Sunday, April 6, 2014

In Case You Missed It... Why We Need to Shut The Door On Identity

From earlier this week:

Indeed, not inculcation of Jewish patterns of life, nor transmission of Jewish culture and history, but measurement and management of identity became the constitutive act of the modern Jewish communal apparatus. It’s no coincidence that the most lavishly funded communal project of our generation has not been universal comprehensive Jewish education, but rather, an identity making vacation whose goals are no more controversial than encouraging passive Zionism and getting young Jews near each other.  This is the insidiousness of the identity ideology. 

1 comment:

  1. Hi Rokhl! First I should say that my knowledge of the situation of American Jews is rather limited. Nevertheless I find your opinions very universal.
    I think I can notice a kind of tension between personal and institutional dimensions of, well, identity (any ideas of a better word?) in your paper. On the one hand you’re critical – and rightly so as it seems - of various institutions providing Jewish education (i.e. basics of identity) or speaking on behalf of the American Jews; on the other, one of the links in the text describes your personal quest towards a reconnection with Yiddishkeit, accomplished thanks to your personal effort and engagement, without or with very limited assistance from any kind of institutions (if I’m guessing it right). It seems then that institutions aren’t that necessary. With right levels of personal engagement one can skillfully navigate the seas of identity without their assistance.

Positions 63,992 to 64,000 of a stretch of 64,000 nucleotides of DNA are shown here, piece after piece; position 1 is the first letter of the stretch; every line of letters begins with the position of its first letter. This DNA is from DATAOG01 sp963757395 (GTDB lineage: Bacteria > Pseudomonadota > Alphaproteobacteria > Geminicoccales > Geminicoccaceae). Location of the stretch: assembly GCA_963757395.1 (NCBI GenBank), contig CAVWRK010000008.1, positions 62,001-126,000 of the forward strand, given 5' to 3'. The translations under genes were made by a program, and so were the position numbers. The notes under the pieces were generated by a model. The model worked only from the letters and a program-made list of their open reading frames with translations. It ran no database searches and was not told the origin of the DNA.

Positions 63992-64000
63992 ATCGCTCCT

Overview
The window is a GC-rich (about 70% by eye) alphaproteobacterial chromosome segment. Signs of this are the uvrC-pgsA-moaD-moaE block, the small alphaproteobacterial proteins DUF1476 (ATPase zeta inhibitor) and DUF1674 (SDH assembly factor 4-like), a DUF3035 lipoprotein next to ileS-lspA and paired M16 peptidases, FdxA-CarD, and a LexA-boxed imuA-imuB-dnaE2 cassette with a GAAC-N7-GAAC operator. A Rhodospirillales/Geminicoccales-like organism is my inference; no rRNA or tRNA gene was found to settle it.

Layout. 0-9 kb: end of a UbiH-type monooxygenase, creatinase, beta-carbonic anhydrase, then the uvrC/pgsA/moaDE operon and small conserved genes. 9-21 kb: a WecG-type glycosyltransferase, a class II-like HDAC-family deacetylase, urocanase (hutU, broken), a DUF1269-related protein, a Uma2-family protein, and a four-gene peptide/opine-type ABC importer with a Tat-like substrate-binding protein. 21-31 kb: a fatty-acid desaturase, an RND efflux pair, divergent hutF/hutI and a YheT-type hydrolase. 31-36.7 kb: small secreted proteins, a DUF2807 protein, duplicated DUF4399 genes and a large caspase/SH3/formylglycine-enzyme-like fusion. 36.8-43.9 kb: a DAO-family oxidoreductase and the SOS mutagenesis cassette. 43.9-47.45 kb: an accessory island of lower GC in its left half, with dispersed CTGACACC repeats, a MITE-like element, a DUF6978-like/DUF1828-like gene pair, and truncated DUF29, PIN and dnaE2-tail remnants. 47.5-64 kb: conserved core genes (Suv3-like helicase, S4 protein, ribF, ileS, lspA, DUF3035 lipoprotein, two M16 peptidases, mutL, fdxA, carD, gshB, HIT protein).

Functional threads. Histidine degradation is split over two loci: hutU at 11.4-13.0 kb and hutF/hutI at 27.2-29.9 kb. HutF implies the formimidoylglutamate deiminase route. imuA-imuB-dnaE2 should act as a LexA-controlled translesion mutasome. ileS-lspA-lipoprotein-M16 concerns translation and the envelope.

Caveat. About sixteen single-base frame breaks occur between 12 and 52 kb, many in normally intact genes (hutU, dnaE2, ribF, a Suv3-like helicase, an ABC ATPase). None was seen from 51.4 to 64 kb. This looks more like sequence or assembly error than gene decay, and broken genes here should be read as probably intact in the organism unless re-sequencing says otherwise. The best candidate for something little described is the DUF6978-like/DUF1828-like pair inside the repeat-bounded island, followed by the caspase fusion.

However, as the late Jacek Kuron once famously observed 'Don't burn the committees, set up your own', probably meaning that even if we’re critical of certain institutions we shouldn’t underestimate their general significance. Hence new and supposedly better institutions could be helpful in providing the intellectual tools enabling future generations to construct their Jewish identity somewhat easier and in a more thoughtful way (in one of your tweets you mention the importance of “universal, low cost Jew. ed.” so probably you would share this view).
    However one problem remains: such tools are nothing without personal effort to make use of them. Without such an effort one would still be left with “identity without content”, which probably isn’t identity at all.
    The question is then how to inspire people to be seriously engaged about their own identity, in order to save them from having none or (at worst) passively receive its versions cooked up by know-it-alls of this world?
    Maybe my slightly disorganized remarks verge on banality, but it doesn't make personal engagement less crucial I think.